This question was asked on Reddit a while ago:

When a node sends a transaction to the network and has the receiver as a contract, does every node execute the contract bytecode with the inputs to confirm the hash? Or does the first node receiving the transaction execute and create the transaction hash that's then distributed and is what's used for consensus. Basically, is the contract code executed once or many times for each transaction? I assume the it's the former if every node is running the EVM. Reddit: Basic Questions About the Ethereum EVM and State Storage


Yes, the answer is quite logic. Every node has to verify the results of a transaction which invokes a smart contract. The result is that at least every full node will execute the code.

The hash of the transaction isn't relevant until it is being stuffed into a merkle tree. When running the execution, all we care about is the amount of gas, the data being passed in, and the code of the contract that's being called. When the execution completes, the storage tree of the contract may be updated, so we recompute the merkle root hash of that tree (and any other contract which may have been called by that one!)


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    what does a non-mining node do with the result of the execution of an arbitrary contract? A mining node would inherently attempt to verify the transaction and add the result to the blockchain, but that does not apply for a non-mining node. – zanzu Feb 19 '16 at 12:16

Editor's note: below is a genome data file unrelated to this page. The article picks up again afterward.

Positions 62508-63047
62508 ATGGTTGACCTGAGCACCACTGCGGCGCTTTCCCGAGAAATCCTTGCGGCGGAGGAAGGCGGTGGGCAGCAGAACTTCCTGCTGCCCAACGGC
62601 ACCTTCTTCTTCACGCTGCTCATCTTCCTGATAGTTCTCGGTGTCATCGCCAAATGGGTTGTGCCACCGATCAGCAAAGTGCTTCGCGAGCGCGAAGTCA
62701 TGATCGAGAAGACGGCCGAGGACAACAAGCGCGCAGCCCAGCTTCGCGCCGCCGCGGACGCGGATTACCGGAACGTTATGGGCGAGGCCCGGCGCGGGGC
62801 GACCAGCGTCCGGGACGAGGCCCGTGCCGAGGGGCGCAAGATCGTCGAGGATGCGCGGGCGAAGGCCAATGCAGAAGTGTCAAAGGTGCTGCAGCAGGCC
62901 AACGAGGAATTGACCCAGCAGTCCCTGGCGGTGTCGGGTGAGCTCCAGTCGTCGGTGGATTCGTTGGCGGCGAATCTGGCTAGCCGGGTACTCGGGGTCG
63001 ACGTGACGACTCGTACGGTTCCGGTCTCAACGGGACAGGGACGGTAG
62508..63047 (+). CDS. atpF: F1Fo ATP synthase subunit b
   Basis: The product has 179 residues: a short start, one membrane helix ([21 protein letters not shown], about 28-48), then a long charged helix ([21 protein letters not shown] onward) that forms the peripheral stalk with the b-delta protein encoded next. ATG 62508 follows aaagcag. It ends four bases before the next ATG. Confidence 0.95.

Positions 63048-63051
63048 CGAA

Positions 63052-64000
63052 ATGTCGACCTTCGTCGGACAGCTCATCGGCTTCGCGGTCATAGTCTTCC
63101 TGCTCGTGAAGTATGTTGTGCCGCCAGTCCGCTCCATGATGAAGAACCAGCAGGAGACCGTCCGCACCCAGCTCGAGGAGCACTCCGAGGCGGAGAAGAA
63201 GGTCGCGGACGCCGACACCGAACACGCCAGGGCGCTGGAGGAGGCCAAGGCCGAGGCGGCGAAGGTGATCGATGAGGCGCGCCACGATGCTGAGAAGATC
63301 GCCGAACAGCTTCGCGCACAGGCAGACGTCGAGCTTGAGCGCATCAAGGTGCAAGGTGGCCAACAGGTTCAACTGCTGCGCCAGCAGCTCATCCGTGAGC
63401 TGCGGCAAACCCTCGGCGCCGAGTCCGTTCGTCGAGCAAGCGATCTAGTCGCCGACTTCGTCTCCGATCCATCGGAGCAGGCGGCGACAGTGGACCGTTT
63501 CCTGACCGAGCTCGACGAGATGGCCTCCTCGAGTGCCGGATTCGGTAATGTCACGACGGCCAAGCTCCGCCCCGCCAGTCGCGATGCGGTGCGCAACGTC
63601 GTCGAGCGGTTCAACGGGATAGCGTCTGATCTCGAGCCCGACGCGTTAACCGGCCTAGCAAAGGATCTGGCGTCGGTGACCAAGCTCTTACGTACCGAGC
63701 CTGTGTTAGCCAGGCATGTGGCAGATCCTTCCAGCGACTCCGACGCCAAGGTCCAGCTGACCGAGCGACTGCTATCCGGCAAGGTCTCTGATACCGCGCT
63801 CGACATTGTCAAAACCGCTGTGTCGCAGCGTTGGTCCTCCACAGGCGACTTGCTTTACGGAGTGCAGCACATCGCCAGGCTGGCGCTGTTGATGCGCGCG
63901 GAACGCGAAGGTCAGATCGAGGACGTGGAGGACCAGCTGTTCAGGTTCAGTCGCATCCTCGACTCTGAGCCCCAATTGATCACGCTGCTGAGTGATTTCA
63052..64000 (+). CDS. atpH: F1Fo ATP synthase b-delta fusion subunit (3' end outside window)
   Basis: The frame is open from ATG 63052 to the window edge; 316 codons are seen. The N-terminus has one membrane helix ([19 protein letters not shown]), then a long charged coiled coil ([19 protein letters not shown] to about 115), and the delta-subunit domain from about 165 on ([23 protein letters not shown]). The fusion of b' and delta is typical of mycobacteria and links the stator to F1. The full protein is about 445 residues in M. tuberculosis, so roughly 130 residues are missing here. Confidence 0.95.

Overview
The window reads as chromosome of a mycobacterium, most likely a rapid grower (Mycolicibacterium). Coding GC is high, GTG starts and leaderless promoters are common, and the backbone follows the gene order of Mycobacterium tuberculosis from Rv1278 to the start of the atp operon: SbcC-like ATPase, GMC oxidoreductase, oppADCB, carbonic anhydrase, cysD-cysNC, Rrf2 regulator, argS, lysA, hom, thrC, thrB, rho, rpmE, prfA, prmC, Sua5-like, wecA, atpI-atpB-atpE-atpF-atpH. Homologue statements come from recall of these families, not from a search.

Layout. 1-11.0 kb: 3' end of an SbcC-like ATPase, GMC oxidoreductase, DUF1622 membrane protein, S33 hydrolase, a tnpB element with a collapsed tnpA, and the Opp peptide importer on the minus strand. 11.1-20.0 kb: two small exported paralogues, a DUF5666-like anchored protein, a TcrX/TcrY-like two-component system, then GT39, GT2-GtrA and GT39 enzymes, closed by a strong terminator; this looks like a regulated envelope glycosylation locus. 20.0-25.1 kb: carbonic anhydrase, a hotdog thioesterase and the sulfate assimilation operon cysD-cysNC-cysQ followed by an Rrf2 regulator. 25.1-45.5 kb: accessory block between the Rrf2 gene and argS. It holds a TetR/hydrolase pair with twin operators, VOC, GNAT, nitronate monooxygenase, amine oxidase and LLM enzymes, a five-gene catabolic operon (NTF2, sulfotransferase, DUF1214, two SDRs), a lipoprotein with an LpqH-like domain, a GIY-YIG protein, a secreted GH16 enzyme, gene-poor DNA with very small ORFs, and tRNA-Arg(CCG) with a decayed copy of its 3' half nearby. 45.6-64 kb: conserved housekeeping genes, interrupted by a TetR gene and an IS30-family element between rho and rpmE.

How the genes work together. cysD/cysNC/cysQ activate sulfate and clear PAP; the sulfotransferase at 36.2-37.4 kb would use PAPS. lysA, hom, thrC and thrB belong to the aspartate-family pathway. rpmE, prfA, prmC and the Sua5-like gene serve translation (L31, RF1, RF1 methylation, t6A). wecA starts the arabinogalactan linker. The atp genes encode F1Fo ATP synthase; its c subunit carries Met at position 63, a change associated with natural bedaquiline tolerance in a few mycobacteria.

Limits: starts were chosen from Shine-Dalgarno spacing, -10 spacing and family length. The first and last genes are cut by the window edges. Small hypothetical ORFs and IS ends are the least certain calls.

• I'm surprised. It doesn't sound very scalable if every single node must run the same code. I would think that one node would run it (perhaps at random) and then sign the transaction as ready to be added to the next block. What happens when the code demand outstrips the processing ability of each individual node? – Brain2000 Jul 21 '16 at 13:05
  • @Brain2000 I updated details to a question about scalability: ethereum.stackexchange.com/questions/133/… – eth Aug 8 '16 at 12:09

Every full node processes every transaction. The miners choose which transactions to execute, based on gasprice. Once a block is mined, every node must rerun all of the contract executions in order to verify the block.

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    So does that mean that every node runs all mined contract twice? Once when it is unconfirmed and second when it is mined. – Jus12 Feb 17 '17 at 7:45

Yes, every (full) node executes the contract code for each transaction.

Since executing contract code is relatively expensive, nodes only do this when they need to. When a node gets a transaction, it only does a few basic checks first, such as:

  • is the signature valid?
  • does the sending account have enough Ether to pay for the gas?
  • is the gas below the block gas limit?

If the basic checks pass, the node relays the transaction. Mining nodes then perform the relatively expensive job of executing the transaction, include it in a block and collect the transaction fee. When a (full) node gets the block, it then executes the transactions in the block to independently verify the security and integrity of the blockchain that it builds.

  • is there a flow diagram/sequence diagram for this? – Nathan Aw Jul 31 '18 at 6:11
  • @NathanAw Not that I know, and it's possible that node implementations may have differences. – eth Aug 12 '18 at 2:37

In the current version every node runs every contract. Since this is not scalable it is highly likely that "sharding" will be implemented, where some states are only on certain nodes. They will then be accessed as needed asynchronously. This is What Vitalik is currently working on

  • sharding is coming to Ethereum.. – eugene_sunic May 1 '18 at 8:25

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